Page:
Патент USA US2122793код для вставки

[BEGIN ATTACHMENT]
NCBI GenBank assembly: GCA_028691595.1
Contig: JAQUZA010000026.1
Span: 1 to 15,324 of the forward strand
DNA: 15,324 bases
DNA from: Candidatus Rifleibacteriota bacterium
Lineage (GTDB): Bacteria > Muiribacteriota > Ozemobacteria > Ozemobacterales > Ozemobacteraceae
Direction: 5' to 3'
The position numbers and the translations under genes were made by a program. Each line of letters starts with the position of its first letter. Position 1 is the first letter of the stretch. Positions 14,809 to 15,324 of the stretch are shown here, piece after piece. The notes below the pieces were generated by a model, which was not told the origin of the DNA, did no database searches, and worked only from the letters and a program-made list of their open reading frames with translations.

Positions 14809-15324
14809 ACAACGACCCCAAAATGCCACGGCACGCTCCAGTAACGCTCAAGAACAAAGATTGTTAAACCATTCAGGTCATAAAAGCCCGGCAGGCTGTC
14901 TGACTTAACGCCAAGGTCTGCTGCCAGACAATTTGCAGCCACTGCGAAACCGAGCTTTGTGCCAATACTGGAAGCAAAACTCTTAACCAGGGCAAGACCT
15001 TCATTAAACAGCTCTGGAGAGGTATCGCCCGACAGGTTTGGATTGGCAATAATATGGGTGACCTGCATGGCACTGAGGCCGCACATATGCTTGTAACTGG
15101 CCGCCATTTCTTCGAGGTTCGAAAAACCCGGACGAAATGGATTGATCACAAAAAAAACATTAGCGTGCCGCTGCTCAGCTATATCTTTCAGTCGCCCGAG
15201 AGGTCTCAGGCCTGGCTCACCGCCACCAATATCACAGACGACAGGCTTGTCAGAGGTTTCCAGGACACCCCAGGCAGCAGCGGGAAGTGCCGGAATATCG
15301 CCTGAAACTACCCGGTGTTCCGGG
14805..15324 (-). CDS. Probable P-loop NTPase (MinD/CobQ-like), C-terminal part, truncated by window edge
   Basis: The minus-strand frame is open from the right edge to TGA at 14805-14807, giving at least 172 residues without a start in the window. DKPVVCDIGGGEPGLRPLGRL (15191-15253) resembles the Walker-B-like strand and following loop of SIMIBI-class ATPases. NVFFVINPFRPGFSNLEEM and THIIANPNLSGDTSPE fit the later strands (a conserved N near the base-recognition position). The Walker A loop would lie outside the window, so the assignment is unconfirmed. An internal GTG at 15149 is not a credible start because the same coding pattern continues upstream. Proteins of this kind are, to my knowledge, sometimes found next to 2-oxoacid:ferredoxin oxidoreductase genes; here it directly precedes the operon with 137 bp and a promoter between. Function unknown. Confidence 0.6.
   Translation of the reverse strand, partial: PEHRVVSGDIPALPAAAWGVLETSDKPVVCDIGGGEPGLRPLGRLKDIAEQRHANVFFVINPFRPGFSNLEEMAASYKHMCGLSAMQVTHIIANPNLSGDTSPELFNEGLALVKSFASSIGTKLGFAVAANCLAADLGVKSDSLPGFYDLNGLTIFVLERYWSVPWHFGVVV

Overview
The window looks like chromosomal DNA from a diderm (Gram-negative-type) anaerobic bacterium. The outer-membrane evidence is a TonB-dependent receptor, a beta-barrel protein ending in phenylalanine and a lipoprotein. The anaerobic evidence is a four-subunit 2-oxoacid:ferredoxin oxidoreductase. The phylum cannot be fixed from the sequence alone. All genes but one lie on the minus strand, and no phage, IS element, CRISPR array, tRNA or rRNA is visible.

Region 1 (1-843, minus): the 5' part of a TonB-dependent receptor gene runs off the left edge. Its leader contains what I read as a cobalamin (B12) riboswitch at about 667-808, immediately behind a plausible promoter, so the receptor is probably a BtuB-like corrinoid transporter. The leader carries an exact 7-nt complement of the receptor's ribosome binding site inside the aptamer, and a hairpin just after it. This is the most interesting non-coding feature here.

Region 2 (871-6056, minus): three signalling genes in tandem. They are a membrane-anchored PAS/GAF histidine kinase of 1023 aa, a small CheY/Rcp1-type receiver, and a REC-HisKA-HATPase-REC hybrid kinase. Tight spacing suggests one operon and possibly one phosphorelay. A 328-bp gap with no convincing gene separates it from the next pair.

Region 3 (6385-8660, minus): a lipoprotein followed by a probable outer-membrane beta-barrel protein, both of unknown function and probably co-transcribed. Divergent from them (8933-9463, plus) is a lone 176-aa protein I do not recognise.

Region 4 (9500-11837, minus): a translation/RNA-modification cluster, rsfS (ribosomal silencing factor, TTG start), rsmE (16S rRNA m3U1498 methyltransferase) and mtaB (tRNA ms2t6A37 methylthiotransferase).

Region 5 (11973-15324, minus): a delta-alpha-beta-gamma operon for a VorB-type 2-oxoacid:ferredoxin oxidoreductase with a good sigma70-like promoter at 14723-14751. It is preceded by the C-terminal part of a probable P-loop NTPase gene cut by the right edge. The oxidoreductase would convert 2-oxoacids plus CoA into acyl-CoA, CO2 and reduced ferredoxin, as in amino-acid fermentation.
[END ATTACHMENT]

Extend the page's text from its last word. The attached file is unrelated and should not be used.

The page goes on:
2,122,793 Patented July 5,‘ 1938 UNITED STATES PATENT oFFlcE 2,122,793 TREATMENT OF CELLULOSE ACETATE AND OTHER. ORGANIC ESTERS OF CELLULOSE ' Henry Dreyfus, London, and Robert Wighton Moncrieff, vspondon, England, assignors to Celanese Corporation of America, a corpora tion of Delaware No Drawing. Application May 16, 1936, Serial No. 80,166. In Great Britain May 23, 1935 9 Claims. . (0]. 8—20) and a cellulose acetate which normally under This invention relates to the treatment! of cel lulose. acetate and other organic esters of cellu lose, particularly in theform of ?laments, ?bres, yarns, ?lms, fabrics and like materials. goes rapid shrinkage when acted upon by meth ylene chloride, ethylene chloride and like swell ing agents, is after treatment, according to the invention, very much less susceptible to the According to the present invention the acidyl ‘ content of such esters is reduced by treatment shrinking action of such agents. The titanium tetrachloride or other halide is with a hydrolyzable halide of an amphoteric preferably applied in solution in_a liquid hav metal, for example titanium tetrachloride. The process of the invention presents many ing a hydrolyzing action on the halide. This 10 advantages over other methods for reducing the liquid may with advantage be water but useful acidyl content of the esters. Thus, for example, results can be obtained by applying the halide in solution in organic liquids containing hydroxyl by treating cellulose acetate threads or'like ma terials with titanium tetrachloride the materials groups, for example, methyl, ethyl or isopropyl may be given an a?lnity for cotton dyes without. alcohol. Aqueous solutions containing organic - 4 .,1 substantial loss in weight. ‘The loss in weight hydroxy bodies of low molecular weight, particu 15 'may, in fact, be less than .5% of the original larly bodies having a swelling action on the cel- , ‘ weight of the materials. Even allowing for the lulose ester, for example the alcohols referred to fact that the loss in weight due~solely to the loss above, may also be used as solvents for the hal ide. It is of advantage to apply the halide in in acidyl content is to some extent compen conjunction with an acid other than the acid 20 ' sated for by the increase due to ?xation of ti tanium, this is a very remarkable vresult since formed by hydrolysis. Acids such as formic, ' to impart an a?inity for cotton dyes to cellulose acetic and propionic acid, which are swelling agents for the cellulose ester, are particularly acetate by any of the ordinary processes of sa poni?cation involves a loss in weight of at least suitable. The acid may with advantage be pres ent inthe aqueous or aqueous alcoholic solution 25 10%. It would appear therefore that the hy drolysis of the materials effected by the process in which the halide is applied. The concentration, temperature and time of of the present invention is extremely deep treatment will naturally depend on the nature seated. I " The titanium is held very tenaciously by the of the particular halide employed. Aqueous materials and cannot readily be removed by ' solutions containing 10—40%, e. g. 20-30 or 35% 30 securing or like operations. The melting point of titanium chloride and 5-20%, e. g. 10-15% of acetic acid, are very suitable. Care must be of the materials is raised to a remarkable ex tent. It may for example be raised to 250° C, taken not to employ the halide at so high a tem 2.1 260° C. or even above 270°’ C. Moreover, when the materials are heated, charring occurs at a perature that damage to the materials results. Thus, in the case of titanium tetrachloride in 35 lower temperature than the melting point so giving warning in ironing and calendering op erations if the temperature is too high, before concentrations between 10 and 40%, it is pret erable to maintain the temperature below 50° C. serious damage is done to the materials. peratures below 40° C‘., for example 10° to 20°, The and the best results have been obtained at tem process may'very considerably alter the solu-' bility properties of the material, for example a cellulose acetate substantially completely-solu 30° or 35° C. The time of treatment, 1. e. the 40 time during which the material is in contact with the halide and/ or the acid produced by hy ble in commercial acetone may, by the process of the invention, have its solubility so changed that only 10% or even less dissolves in acetone; or ‘the solubility in acetone may be reduced to drolysis thereof, requires to be longer the lower the temperature employed. Even at tempera an intermediate value, for example 30%, 40%, or 50%. A further result of the process is that the treated materials are less reactive towards various reagents, for example swelling agents, than are .the initial materials. Thus a cellulose ‘ acetate which is normally readily delustrable by immersion for a short time in hot aqueous liq uids, may by the process of the invention be ' v- rendered almost undelustrable by such agents, tures as high as. 40° C.’ a time of treatment of 45 at least hali-an-hour will generally be necessary and considerably longer times of treatment are ‘advantageous under these conditions, for ex ample between 1 and 4 or 6 hours. At tempera tures in the neighbourhood of 20°, C., the time of 50 treatment may with advantage be over 10 hours, for example between. 12 and 24 hours. ‘A convenient method of carrying out the proc ess is to impregnate the material with the solu tion containingthe halide, for example by im 55 2 ' ' ' v . 2,122,798 mersion of they material in a bath of said solu tion, and to effect or complete the desired reduc tion in acidyl value by a batching step during which the impregnated material is allowed to 5 dry slowly. The batching operation comprises hours. The material is then washed in water to remove titanium tetrachloride and hydrochloric acid, and is dried. ‘ ' The material may instead of being in hank form be in the form of packages wound on to foraminous bobbins in which case to expedite collecting the material and allowing it to stand until the desired acidyl value is attained. The impregnation the solution may be _ pumped materials may be treated after impregnation to = through the bobbin. remove a proportion of the liquid retained'by Example 2 10 them. They may, for example, be centrifuged A fabric comp-osed of cellulose acetate yarn is or if in convenient form, for instance in the form impregnated with a solution of the same compo of fabric, passed between nip rolls for this pur pose. The amount of liquid allowed to remain in sition as used in Example 1 ‘by drawing the the materials after the impregnation may, for fabric through the solution and then through 15 example, be 60%, 80%, 100% or 120% of their padding rolls which are set to leave in the fabric weight. The impregnation will in genera‘; take an amount of the solution equal to 60 to 100% of the weight of the fabric. fabric is then a very short time, for example from a few sec onds up to 2 or 3 minutes. The temperature of ‘ vbatched at a temperature of 10 to 20° C. until substantially dry. The substantially dry fabric the bath during impregnation may be substan is passed through a, washing bath to remove‘ 20 tially the same as thatv employed in the batch ing step. This step may be effected at a temper ature in the neighbourhood of 40“ C‘., but as in dicated above, it is preferable to employ some what lower temperatures, for example 10° to 20° 25. C. Drying during the batching step may be ex pedited by carrying out this step under reduced pressure or in the presence of a current of air. titanium tetrachloride and hydrochloric acid, and then over heated drying rolls. -' In a similar way othervhalides of amphoteric metals, e. g. stannic chloride and tungstic chlo ride may be used. ‘ ' As indicated above valuable results canybe ob tained by- carrying out the process so that only a very small loss of weight results, e. g. in the It is not, however, essential that the materials "case of cellulose acetate 0.3-0.5‘ or 1%. The in should be dry at the end of the batching opera 30 tion. A testof dyea?nlty carried out on a vention is‘fnot limited however to producing such losses in weight. Thus in the case of cellu sample of the material will readily show whether small lose yaeetate the loss in weight may be between the batching has been carried out for a su?lcient time. After the batching process the material is washed and dried. 35 ' Yarns and like materials may be treated. in ' hank form or'in the form of packages weund on to foraminous supports. Alternatively the yarn ,may be drawn through the impregnating bath, collected by suitable means, allowed. to stand 40 ‘until the desired acidyl value is reached, drawn ' through a wasl-nng' bath and then over heated drying rolls to suitable‘ collecting means. The , collectien of the impregnated material may be eifectedin centrifugal pots or the travel‘nng yarn 45 may be'traversed by a guidevin one direction and deposited in the form of coils in a container . traversed in a direction at right angles to that in which the guide traverses. Material in ?lm or fabric form may be passed through the impreg 50 nating bath and then ‘after expressing excess liquid by means of nip rollers ifv desired, may be batched, and after batching, drawn through a washirg bath and over heated drying rolls; ‘ The best results have beenobtained using ti 55- tanium tetrachloride as the' halide. Other halides, and particularly chlorides of amphoteric metals may, however, be used, ~r'or example stan nicchloride and tungetic chloride. The halides should notbe so readily hydrolyzable as to be _-6°‘incapable of existing in aqueous solution. Ac cording to" a modification of the process 01’ the "invention there is‘employedlinstead of a halide of an amphoteric metal, silicon tetrachloride. The'following examples illustrate the inven-i 65 ' etiom- ' ' . ,, . _ I Example 1 . Cellulose acetate- yarn inhank form is im pregnated with an aqueous solution containing .70 10 to 40% titanium tetrachloride and 5 to 20% of acetic acid by immersionl'in said solution for 1 and 5% or more and in the case of organic esters of cellulose generallyv the acidyl content may be reduced by 10% or even less up- to 15 or 20% or more. Preferably the acidyl content is reduced to such an extent as to impart an affinity for cotton dyes to the materials without destroy ing theira?lrdty for cellulose ester‘ dyes. , ' The process of the invention is of particular Iutility in the treatment of threads and like mate rials of high tenacitysuch as are obtainable by stretching threads of lower tenacity under the action, for example, of organic swelling agents. The stretched threads may prior to treatment according to the invention have undergone a shrinking treatment, for example by the process of Patent No.'2,058,422. . v -' ~ ' Although the process of the invention has been described with particular reference to the treat ment of cellulose acetate, it is also applicable to the treatment of other organic esters .of cellu lose, i. e. other esters containing organic acidyl groups, for example cellulose formate, prcpio nate, vbutyrate, cellulose acetate propionate, cellu lose nitrate ‘acetate, 'oxyethyl cellulose acetat and ethyl cellulose ‘acetate. ' Having described'our invention what we desir to secure by Letters Patent is:— -. a I I > '1. Process for modifying ‘the properties 0 threads, ?laments, ?bres, ‘yarns, fabrics, ‘films 0 . like materials having a basis‘of cellulose aceta comprising reducing ‘the acetyl content of th materials by treatment with an aqueous solutio containing 10 to 40% of titanium tetrachlorid at a temperature between Y16 and 50° C; - . 2. Process for modifying the properties of ?la ments, ?bres, yarns. fabrics, ?lms or like mate rials having a basis of‘ cellulose acetate, eoin prisingfreducing the acetyl content of thej'rnate riais by impregnatingrthem with an aqueous solu a period of 1 to 2 minutes. The material is then . tion containing 10 to 40%, of, titanium tetra centrifuged until itcontains from 60 to 100% of its weight of the solution and is batched at a 7| temperature between 10 and 20' C. for 12 to‘ 24 chloride _and’5 to 20% of aceticiacid,fbatc the impregnated materials for several hours . least, washing, ‘and drying the'materials, the 3 2,122,793 pregnation and batching being e?’ected at a tem perature between 10 and 40° C. - 3. Process for modifying the properties of ?la nients, ?bres, yarns, fabrics, ?lms or like ma terials having a basis of cellulose acetate, com prising reducing the acetyl content of the mate rials by impregnating them with an aqueous solution containing 20 to 40% of titanium tetra chloride and 5 to 20% of acetic acid, batching 10 the impregnating materials for 12-24 hours,wasl1 tetrachloride. - ' ' 7. Process for modifying the properties of cellu lose acetate, comprising reducing the acetyl con tent of the acetate in the form of ?lament, ?bres, yarns, fabrics, ?lms or like materials, by treat ment with titanium tetrachloride in solution in a liquid having a hydrolyzing action on the chloride and in the presence of a lower fatty acid ing, and drying the materials, the impregna having a swelling action on the cellulose acetate. tion and batching being effected at a tempera ture between 10 and 20° C. 4. Process for modifying the properties of or lulose acetate, comprising reducing the acetyl 15 ganic esters of cellulose, comprising reducing the acidyl content of the ester by treatment with a hy drolyzable halide of titanium which on hydrolysis forms a solution that e?ects reduction of the acidyl content. _ 20 ?bres, yarns, fabrics, ?lms or like materials, by treatment with an aqueous solution of titanium 8. Process for modifying the properties of cel content of the acetate in the form of ?laments, ?bres, yarns, fabrics, ?lms or like materials‘,- by 15 treatment with an aqueous solution of titanium tetrachloride in the presence of a lower fatty acid having a swelling action on the cellulose acetate. ‘ 5. Process for modifying the properties of cellulose acetate, comprising reducing the acetyl lulose acetate, comprising reducing the acetyl _ content of the acetate in the form of ?laments, _ ?bres, yarns, fabrics, films or like materials, by content of the acetate in the form of ?laments, ?bres, yarns, fabrics, ?lms or like materials, by treatment with titanium tetrachloride in solu 25 tion in a liquid having a hydrolyzing action on the chloride. ' 9. Process for modifying the properties of cel treatment with an aqueous solution of titanium tetrachloride in the presence of an alcohol having 25 a swelling action on the cellulose acetate. 6. Process for modifying the properties of cel-. lulose acetate, comprising reducing the acetyl HENRY name. content of the acetate in the form of'?laments, nosaa'r wren'ron MONCRIEFF.